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Cutaneous side-effects in patients on long-term treatment with epidermal growth factor receptor inhibitors


  • Conflicts of interest
    None declared.

Caroline Robert.


Background  Acute and subacute cutaneous side-effects of epidermal growth factor receptor inhibitors (EGFRIs) are very frequent and well known. Much less is known about the chronic cutaneous effects of these drugs and about their potential psychosocial impact on patients.

Objectives  We performed a retrospective study of patients treated with EGFRIs for more than 6 months.

Methods  All patients had a detailed dermatological examination. The primary cancer, associated chemotherapies, skin treatment, evolution of skin symptoms and their impact on quality of life (QoL) as evaluated by the Dermatology Life Quality Index (DLQI) were noted.

Results  Seven men and nine women were identified. The mean length of EGFRI treatment was 10 months (range 6–27). At the time of examination, all patients (100%) had cutaneous side-effects. Grade I or II folliculitis was found in 37·5% of the patients. Additional skin manifestations were xerosis (100%), mucositis (69%), hair abnormalities (87·5%), eyelash trichomegaly (62·5%), facial hypertrichosis (56%), painful paronychia (56%) and onycholysis (44%). Dose reduction or EGFRI discontinuation for skin toxicity were needed in six patients (37·5%). DLQI evaluation showed a moderate to strong impact on QoL in four patients (25%).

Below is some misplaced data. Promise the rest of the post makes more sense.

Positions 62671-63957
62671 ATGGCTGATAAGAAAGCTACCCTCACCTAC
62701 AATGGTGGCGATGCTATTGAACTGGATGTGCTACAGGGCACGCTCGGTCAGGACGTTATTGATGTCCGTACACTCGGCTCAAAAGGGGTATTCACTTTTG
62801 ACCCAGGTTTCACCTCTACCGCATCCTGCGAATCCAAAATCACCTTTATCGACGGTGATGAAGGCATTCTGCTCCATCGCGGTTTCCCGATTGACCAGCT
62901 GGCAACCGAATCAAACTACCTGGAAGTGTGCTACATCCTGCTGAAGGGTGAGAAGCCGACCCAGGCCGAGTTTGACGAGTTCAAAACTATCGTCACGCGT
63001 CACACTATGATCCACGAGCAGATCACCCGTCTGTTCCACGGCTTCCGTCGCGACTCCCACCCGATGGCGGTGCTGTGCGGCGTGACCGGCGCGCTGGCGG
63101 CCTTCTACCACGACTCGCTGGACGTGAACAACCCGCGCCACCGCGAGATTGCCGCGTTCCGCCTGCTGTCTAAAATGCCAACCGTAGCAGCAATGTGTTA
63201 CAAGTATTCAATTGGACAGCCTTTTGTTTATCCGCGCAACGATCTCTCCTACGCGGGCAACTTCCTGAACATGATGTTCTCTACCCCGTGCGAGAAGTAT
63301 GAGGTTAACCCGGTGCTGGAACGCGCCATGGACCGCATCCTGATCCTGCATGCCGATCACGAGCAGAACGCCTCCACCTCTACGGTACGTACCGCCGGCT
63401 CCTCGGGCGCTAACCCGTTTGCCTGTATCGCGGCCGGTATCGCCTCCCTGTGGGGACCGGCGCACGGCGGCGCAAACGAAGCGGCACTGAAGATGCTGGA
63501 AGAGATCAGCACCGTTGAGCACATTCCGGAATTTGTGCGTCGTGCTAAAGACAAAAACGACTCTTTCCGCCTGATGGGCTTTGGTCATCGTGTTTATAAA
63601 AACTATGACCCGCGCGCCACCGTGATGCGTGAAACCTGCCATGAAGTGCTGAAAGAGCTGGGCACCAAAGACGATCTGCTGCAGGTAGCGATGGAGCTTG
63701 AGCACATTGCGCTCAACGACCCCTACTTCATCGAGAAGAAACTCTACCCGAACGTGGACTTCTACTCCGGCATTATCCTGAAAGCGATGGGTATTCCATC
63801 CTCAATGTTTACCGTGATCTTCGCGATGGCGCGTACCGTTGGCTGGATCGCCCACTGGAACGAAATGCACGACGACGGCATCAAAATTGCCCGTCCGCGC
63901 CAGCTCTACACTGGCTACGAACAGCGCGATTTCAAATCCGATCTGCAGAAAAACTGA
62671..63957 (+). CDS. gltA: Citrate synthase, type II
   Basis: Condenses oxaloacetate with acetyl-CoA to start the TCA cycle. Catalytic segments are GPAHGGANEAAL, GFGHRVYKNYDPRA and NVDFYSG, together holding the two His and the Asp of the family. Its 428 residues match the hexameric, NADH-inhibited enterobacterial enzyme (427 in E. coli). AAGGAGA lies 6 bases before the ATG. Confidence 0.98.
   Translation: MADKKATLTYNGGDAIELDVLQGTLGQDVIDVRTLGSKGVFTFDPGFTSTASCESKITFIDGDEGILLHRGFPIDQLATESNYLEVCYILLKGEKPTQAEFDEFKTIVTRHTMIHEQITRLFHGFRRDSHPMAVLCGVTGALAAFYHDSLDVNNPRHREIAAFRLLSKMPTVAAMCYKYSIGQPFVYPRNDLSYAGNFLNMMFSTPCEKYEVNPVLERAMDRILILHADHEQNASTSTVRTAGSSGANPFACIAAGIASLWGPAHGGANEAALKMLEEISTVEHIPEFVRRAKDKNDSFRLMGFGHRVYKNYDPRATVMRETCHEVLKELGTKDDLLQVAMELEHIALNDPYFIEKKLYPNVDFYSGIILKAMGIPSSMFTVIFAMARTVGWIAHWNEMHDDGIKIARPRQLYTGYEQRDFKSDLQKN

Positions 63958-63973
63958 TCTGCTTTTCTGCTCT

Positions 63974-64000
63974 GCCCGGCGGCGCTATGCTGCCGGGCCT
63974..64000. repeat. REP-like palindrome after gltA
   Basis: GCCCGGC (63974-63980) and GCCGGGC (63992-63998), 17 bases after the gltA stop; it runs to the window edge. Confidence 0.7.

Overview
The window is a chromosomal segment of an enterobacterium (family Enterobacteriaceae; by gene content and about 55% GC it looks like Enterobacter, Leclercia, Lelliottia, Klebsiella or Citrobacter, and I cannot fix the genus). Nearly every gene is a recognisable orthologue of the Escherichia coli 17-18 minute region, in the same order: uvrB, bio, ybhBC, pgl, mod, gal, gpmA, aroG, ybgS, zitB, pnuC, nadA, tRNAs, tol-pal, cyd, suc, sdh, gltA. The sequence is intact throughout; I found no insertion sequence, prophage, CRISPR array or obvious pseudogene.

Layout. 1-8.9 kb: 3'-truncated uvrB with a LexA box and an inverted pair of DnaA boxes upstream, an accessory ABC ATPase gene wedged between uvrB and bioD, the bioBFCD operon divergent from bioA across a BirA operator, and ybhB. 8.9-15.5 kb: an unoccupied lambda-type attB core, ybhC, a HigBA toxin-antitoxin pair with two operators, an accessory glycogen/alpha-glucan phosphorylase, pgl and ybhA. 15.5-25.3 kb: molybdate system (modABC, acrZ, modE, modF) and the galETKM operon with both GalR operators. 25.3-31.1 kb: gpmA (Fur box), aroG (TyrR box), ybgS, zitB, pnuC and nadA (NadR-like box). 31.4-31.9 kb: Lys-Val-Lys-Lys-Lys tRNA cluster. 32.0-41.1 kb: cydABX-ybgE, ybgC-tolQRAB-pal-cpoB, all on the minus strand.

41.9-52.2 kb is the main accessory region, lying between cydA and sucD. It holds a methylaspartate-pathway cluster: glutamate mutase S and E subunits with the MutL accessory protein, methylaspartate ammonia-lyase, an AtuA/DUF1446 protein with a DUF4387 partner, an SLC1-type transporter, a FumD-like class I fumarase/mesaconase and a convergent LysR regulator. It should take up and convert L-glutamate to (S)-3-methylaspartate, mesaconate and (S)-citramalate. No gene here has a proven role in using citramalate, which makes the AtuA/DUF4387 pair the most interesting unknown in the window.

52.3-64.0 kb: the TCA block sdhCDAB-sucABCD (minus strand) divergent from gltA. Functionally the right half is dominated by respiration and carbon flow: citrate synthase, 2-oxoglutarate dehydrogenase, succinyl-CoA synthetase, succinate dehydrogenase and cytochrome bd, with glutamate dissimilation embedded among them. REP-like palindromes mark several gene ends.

Conclusions  Cutaneous side-effects are found in 100% of patients treated with EGFRIs for more than 6 months and have a significant effect on patients’ QoL. The clinical spectrum of skin manifestation varies over time. As the use of EGFRIs rapidly increases, it is critical for us to improve our knowledge in the understanding and managment of these skin manifestations.